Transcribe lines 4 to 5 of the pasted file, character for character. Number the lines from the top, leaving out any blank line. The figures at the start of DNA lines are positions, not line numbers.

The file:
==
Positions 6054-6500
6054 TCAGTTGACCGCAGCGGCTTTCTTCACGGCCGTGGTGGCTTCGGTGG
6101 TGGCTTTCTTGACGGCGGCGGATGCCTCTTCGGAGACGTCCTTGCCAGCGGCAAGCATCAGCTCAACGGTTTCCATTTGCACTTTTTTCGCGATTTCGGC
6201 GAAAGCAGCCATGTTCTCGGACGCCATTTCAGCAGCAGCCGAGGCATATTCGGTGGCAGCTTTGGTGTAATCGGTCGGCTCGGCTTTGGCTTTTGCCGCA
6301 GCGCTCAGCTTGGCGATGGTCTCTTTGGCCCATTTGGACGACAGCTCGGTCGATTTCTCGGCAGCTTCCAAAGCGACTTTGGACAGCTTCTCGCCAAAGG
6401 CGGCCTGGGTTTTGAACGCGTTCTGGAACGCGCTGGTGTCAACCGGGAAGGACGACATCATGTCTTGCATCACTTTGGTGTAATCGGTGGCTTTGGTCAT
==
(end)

6201 GAAAGCAGCCATGTTCTCGGACGCCATTTCAGCAGCAGCCGAGGCATATTCGGTGGCAGCTTTGGTGTAATCGGTCGGCTCGGCTTTGGCTTTTGCCGCA
6301 GCGCTCAGCTTGGCGATGGTCTCTTTGGCCCATTTGGACGACAGCTCGGTCGATTTCTCGGCAGCTTCCAAAGCGACTTTGGACAGCTTCTCGCCAAAGG